Anyway, the downside is that Miss Marple is the star of this book. As any followers will know, I am Team Poirot, if there is such a thing. Miss Marple usually annoys me with her old busybody ways. Somehow I ended up quite liking her in this one, but I was mainly drawn in by the plot, which didn’t involve her much. Basically, a vaguely irritating but good person drops dead at a party. Poisoned. (Of course!) Lots of people were there, but it’s hard to find a suspect. In fact, the police believe that the film star actress whose party it was must have been the target. After all, the poison was in her drink that she gave to the victim.

I don’t wish to include spoilers, so let’s move on. Marple investigates from her armchair, fed information by Superintendant Craddock. After much to-ing and fro-ing and more deaths, she comes to a conclusion first. After the juicy nature of the plot, I was somewhat let down by the abruptness and lack of direction in the ending. However, overall this was a good book, a great read and a whodunit that I wasn’t able to solve!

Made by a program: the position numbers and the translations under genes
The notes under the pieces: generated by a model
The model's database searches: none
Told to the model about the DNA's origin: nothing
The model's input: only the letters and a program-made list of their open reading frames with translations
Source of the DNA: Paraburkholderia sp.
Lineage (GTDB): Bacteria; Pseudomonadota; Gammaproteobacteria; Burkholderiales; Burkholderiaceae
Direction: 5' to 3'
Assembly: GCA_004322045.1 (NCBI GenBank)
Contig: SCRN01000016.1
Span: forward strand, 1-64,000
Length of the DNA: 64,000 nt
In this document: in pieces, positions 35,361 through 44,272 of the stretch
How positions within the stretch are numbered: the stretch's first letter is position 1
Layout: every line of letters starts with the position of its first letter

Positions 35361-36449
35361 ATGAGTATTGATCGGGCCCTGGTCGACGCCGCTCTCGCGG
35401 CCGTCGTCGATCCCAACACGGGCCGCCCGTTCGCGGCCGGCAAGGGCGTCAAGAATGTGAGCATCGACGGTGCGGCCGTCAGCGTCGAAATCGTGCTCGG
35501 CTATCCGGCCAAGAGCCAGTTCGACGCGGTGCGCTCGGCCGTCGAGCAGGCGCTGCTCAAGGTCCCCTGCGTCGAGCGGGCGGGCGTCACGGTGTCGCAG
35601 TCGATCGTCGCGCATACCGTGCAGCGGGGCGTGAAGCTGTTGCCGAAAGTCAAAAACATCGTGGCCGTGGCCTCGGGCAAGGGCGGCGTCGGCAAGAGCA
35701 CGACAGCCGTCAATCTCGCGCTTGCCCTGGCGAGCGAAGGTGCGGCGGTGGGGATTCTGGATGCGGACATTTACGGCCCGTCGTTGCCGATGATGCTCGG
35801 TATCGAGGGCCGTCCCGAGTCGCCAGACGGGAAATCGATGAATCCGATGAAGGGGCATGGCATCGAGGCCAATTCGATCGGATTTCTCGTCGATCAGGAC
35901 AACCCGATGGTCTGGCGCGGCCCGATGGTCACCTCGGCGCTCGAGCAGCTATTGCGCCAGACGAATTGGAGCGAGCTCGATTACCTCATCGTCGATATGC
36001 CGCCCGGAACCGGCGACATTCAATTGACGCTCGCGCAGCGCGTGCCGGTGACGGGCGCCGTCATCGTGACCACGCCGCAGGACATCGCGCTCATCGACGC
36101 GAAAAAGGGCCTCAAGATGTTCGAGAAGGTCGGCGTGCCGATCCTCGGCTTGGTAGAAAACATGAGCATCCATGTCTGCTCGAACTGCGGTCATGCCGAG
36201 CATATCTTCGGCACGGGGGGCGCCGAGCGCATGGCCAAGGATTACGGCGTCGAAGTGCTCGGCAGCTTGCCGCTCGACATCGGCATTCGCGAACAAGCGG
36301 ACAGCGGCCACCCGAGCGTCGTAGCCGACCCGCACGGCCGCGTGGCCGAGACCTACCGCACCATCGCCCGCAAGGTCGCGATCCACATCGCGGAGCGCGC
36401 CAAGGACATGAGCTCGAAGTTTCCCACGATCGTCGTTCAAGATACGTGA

I give The Mirror Crack’d from Side to Side 7/10.

Next up, Spiders Web, adapted by Charles Osborne from Agatha Christie’s play.

Book 9: Nerve by Dick Francis

My second Dick Francis of the year! [She said, hoping no-one had noticed her month long absence when she had resolved to post fortnightly.]

I read this straight after The Woman in White so you will have to excuse me if this is less than detailed.

Nerve was Dick Francis’ second novel about horse racing and crime. It’s very different from the first, which you can read about on my blog, here. This time, a jinx seems to falling on the jockeys. Nerve kicks off with one of them killing himself (gun to the head) in the middle of the show ring. Rob (our hero) blames the immense pressure on him and the fact he was going to lose his job. But even worse is to come. A leg break leads Rob to get some better rides than usual. Meanwhile, another of his friends is sacked for being late in freak circumstances, and another jockey suffers a mental breakdown.

For Rob, everything is going well, until his horses start to lose. All the time. Everyone says he’s lost his nerve. He investigates, and finds an interesting culprit. The ending is interestingly played out. My only problem with the story is that Rob is hopelessly in love with his cousin. I’m not sure why Francis chose this subplot but I found it rather weird.

Overall though, a very gripping, read in one sitting, type of book. I give Nerve 7/10.

Reading has taken a backseat to work of late, so I’ll return when I have read something else!